Spoiler warning for minor plot details
If there’s one thing The Birdcage (1996) remains after 25 years, it is irresistible. This it makes clear from its lively and impressive opening sequence, in which the camera descends upon the shores of Miami Beach and makes its way to the titular drag club, where we are introduced to the most exuberant of drag performances set to the Sister Sledge classic, “We Are Family.” From there, we come to meet the club’s owner, Armand Goldman (played by Robin Williams), and his partner, Albert (Nathan Lane), who performs nightly as the club’s headliner, “Starina.” Right away, it is clear that this is a place that safeguards the LGBTQ+ community and doesn’t fail to make us laugh.
And that The Birdcage does in full, especially after Armand’s son, Val (Dan Futterman), announces that he is getting married to the daughter of right-wing, ultra-conservative Senator Kevin Keeley (Gene Hackman) and his wife, Louise (Dianne Wiest). To make matters worse, the Keeleys are on their way to Florida to meet them. The most logical solution: play it straight, of course! A remake of the French farce La Cage aux Folles (1978), this Mike Nichols-directed interpretation was, in many ways, bolstered by the sociopolitical context in which it entered the public consciousness. Though the original film was equally ahead of its time in the way it captured how men could enjoy subverting masculine expectations and still be in a happy relationship, it did not have much of a barrier to overcome.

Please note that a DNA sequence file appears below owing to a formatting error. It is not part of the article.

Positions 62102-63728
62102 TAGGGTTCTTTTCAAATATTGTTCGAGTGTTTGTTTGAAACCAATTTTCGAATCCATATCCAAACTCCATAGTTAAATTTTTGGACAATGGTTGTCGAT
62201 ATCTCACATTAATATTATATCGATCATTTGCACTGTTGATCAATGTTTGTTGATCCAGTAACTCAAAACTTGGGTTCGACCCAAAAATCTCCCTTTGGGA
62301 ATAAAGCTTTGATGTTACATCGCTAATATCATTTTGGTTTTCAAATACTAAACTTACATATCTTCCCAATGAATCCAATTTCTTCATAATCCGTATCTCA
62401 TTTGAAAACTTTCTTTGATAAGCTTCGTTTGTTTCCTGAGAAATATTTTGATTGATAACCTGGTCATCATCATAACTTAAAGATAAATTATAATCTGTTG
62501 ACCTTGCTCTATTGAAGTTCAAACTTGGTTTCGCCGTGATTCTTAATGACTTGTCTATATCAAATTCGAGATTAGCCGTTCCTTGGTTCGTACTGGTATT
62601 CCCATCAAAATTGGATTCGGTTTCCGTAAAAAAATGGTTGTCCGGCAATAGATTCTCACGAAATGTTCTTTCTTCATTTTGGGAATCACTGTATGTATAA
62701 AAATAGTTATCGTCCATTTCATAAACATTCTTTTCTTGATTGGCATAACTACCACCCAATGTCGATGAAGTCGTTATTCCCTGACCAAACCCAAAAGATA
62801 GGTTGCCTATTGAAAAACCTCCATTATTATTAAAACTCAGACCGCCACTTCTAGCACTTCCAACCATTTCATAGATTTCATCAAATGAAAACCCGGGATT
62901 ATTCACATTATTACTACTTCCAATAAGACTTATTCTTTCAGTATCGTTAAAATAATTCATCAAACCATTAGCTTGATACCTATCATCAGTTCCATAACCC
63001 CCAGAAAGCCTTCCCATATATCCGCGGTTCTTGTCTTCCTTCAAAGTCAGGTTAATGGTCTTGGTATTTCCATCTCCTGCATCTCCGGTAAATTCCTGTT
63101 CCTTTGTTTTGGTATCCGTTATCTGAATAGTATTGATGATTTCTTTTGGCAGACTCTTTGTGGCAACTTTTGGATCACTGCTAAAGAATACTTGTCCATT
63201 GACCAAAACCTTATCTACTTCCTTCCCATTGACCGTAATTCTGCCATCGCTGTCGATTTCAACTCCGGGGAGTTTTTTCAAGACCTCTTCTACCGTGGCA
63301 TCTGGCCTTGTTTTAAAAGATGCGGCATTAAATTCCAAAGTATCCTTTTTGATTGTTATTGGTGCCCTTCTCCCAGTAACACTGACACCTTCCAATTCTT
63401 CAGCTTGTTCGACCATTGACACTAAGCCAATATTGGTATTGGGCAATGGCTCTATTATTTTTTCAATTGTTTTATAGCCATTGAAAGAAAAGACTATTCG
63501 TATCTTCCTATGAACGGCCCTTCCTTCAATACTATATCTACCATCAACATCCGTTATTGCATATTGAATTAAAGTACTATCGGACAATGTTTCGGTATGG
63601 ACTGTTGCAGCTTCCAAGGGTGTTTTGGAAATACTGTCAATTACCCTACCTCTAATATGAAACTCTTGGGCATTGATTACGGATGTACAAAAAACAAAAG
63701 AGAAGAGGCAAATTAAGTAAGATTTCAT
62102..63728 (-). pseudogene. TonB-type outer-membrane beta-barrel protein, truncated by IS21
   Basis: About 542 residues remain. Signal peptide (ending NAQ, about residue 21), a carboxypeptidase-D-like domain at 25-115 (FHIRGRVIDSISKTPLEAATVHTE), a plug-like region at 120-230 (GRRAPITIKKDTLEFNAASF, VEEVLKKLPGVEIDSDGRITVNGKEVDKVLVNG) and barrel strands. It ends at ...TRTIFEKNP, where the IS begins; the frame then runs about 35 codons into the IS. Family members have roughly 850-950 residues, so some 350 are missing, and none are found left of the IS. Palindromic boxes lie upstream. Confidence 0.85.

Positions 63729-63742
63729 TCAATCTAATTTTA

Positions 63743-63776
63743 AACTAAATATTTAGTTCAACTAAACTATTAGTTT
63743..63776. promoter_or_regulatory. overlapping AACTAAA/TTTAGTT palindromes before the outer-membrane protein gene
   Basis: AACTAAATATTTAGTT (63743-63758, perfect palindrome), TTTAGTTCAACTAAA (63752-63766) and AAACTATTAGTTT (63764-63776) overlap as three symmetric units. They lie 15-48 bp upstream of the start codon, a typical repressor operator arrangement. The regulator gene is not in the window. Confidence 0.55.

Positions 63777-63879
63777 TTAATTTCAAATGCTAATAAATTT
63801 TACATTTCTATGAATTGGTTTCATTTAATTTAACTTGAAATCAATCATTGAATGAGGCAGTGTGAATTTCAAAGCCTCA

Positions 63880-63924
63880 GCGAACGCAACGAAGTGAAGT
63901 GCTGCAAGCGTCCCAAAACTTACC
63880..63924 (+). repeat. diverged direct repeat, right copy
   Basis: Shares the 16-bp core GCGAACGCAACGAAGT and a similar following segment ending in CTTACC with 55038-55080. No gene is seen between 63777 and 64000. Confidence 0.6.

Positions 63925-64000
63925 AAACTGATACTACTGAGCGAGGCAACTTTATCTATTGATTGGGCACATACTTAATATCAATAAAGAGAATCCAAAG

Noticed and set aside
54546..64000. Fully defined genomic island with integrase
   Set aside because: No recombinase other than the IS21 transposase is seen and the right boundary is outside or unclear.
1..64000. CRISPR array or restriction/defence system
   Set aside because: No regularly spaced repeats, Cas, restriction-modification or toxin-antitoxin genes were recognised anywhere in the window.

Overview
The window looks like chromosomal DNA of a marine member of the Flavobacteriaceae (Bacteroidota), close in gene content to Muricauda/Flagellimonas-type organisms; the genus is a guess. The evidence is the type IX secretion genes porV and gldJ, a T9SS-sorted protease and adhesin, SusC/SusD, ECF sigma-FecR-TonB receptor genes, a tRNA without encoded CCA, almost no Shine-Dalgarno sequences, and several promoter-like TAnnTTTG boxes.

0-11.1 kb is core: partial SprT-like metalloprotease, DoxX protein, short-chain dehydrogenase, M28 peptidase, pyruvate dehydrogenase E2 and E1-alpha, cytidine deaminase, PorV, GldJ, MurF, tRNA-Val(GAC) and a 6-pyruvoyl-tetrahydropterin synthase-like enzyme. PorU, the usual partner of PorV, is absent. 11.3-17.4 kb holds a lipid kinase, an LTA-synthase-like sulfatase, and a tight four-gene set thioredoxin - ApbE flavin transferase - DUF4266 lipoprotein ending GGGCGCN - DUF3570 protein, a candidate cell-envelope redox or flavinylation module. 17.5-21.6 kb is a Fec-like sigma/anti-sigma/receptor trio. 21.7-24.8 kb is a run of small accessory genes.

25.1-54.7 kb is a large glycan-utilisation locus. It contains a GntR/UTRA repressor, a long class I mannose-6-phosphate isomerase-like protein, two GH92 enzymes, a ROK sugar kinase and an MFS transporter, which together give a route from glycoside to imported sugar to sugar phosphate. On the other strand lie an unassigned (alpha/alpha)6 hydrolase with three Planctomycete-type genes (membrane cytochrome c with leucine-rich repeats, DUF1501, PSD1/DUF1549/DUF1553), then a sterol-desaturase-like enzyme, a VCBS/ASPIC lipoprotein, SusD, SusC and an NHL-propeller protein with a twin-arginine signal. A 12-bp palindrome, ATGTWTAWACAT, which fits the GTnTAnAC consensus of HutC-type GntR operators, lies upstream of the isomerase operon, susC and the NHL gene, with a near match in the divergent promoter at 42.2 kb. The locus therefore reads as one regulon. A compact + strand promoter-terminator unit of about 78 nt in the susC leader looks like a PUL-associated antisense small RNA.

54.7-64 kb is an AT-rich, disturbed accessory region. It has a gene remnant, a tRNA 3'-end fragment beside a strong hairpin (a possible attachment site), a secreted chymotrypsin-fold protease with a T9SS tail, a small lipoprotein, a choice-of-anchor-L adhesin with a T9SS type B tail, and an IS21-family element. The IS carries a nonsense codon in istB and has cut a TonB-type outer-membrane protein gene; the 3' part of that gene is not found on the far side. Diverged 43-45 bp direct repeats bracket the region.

The remake, on the other hand, was released at a time when LGBTQ+ culture was becoming more prominent in America, and for all the wrong reasons. The paranoia and turmoil of the AIDS crisis paralleled an increasingly cautious public perception of the gay community, a perception that was only exacerbated by the “Don’t Ask, Don’t Tell” policies of the Clinton administration. With these factors in mind, perhaps the most amazing and, dare I say, groundbreaking quality about The Birdcage is how removed it is from both illness and insensitivity. Whereas films preceding it were often somber stories about the tribulations of being gay in a conservatively straight world, Nichols and screenwriter Elaine May expose the fallacies of conservatism as traditional values are thrown into a more open-minded space. They don’t care how far the community has fallen so much as how high they can rebuild themselves.
The light-hearted narrative makes Keeley’s concern about the lack of tradition and “moral order” in America a primary source of humor while giving all the agency to its gay characters. May’s brilliantly warm screenplay takes aim at the very concept of masculinity, and the homophobia that allows for narrow-minded assumptions about such a concept. With the indelible chemistry between Williams and Lane doing her nothing but favors, the film achieves some of its most well-earned moments of humor when poking fun at the deep-seated American notions of what it means to be a “real man” and the firm exterior certain individuals struggle to maintain for fear of their identities being discovered by others.